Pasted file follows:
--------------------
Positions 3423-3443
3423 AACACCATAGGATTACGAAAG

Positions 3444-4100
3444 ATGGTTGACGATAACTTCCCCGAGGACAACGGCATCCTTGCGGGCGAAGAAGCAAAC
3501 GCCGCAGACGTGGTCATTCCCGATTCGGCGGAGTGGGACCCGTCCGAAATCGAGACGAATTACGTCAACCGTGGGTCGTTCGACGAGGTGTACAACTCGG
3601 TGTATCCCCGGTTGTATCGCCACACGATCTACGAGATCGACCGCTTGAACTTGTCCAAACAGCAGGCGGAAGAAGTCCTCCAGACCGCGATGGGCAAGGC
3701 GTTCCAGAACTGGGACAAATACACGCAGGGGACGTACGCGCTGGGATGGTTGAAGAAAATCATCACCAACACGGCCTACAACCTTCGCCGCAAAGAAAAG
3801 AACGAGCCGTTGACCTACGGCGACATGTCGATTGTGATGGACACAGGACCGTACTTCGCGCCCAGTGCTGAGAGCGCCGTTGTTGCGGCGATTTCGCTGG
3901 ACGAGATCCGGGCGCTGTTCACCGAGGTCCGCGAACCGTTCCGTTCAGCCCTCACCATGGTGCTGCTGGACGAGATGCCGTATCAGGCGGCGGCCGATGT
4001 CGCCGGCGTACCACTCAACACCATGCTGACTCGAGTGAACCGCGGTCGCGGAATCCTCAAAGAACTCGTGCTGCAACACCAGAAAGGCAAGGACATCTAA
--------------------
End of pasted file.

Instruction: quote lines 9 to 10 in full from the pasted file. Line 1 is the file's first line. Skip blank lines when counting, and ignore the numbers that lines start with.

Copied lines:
3901 ACGAGATCCGGGCGCTGTTCACCGAGGTCCGCGAACCGTTCCGTTCAGCCCTCACCATGGTGCTGCTGGACGAGATGCCGTATCAGGCGGCGGCCGATGT
4001 CGCCGGCGTACCACTCAACACCATGCTGACTCGAGTGAACCGCGGTCGCGGAATCCTCAAAGAACTCGTGCTGCAACACCAGAAAGGCAAGGACATCTAA